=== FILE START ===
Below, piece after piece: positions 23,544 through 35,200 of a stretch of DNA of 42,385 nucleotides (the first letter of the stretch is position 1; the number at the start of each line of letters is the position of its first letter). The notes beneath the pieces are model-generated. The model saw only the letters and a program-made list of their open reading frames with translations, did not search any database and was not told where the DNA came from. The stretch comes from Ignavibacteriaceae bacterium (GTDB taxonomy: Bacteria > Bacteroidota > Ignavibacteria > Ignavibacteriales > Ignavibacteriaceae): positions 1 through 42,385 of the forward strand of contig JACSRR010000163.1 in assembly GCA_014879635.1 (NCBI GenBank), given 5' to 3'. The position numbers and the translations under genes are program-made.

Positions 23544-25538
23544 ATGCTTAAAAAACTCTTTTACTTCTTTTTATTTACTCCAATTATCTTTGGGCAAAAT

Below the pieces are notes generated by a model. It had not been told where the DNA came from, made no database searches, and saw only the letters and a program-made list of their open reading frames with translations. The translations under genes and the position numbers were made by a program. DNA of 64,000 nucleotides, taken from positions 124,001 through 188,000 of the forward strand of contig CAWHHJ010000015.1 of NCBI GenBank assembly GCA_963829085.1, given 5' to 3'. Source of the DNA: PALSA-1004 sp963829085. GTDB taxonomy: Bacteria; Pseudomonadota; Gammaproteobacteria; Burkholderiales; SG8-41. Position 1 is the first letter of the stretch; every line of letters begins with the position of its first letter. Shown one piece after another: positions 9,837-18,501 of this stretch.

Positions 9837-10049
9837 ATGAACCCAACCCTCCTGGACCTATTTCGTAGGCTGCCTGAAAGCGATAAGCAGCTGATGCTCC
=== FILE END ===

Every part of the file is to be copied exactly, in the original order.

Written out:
Below, piece after piece: positions 23,544 through 35,200 of a stretch of DNA of 42,385 nucleotides (the first letter of the stretch is position 1; the number at the start of each line of letters is the position of its first letter). The notes beneath the pieces are model-generated. The model saw only the letters and a program-made list of their open reading frames with translations, did not search any database and was not told where the DNA came from. The stretch comes from Ignavibacteriaceae bacterium (GTDB taxonomy: Bacteria > Bacteroidota > Ignavibacteria > Ignavibacteriales > Ignavibacteriaceae): positions 1 through 42,385 of the forward strand of contig JACSRR010000163.1 in assembly GCA_014879635.1 (NCBI GenBank), given 5' to 3'. The position numbers and the translations under genes are program-made.

Positions 23544-25538
23544 ATGCTTAAAAAACTCTTTTACTTCTTTTTATTTACTCCAATTATCTTTGGGCAAAAT

Below the pieces are notes generated by a model. It had not been told where the DNA came from, made no database searches, and saw only the letters and a program-made list of their open reading frames with translations. The translations under genes and the position numbers were made by a program. DNA of 64,000 nucleotides, taken from positions 124,001 through 188,000 of the forward strand of contig CAWHHJ010000015.1 of NCBI GenBank assembly GCA_963829085.1, given 5' to 3'. Source of the DNA: PALSA-1004 sp963829085. GTDB taxonomy: Bacteria; Pseudomonadota; Gammaproteobacteria; Burkholderiales; SG8-41. Position 1 is the first letter of the stretch; every line of letters begins with the position of its first letter. Shown one piece after another: positions 9,837-18,501 of this stretch.

Positions 9837-10049
9837 ATGAACCCAACCCTCCTGGACCTATTTCGTAGGCTGCCTGAAAGCGATAAGCAGCTGATGCTCC